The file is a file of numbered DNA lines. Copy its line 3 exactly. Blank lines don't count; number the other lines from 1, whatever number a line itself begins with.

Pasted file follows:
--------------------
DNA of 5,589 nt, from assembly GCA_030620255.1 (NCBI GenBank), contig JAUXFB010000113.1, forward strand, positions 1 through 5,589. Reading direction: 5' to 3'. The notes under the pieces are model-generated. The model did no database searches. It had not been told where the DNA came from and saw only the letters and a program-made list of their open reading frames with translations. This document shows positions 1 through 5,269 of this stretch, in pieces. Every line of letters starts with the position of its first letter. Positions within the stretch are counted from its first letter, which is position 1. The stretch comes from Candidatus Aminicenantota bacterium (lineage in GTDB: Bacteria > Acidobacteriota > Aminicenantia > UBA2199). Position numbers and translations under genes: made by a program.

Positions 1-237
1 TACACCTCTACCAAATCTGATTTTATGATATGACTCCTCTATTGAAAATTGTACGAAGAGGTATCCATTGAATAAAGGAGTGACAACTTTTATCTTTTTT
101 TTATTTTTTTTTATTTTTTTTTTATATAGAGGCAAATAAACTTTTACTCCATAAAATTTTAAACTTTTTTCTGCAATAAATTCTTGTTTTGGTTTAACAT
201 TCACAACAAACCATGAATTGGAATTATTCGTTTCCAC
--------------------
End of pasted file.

1 TACACCTCTACCAAATCTGATTTTATGATATGACTCCTCTATTGAAAATTGTACGAAGAGGTATCCATTGAATAAAGGAGTGACAACTTTTATCTTTTTT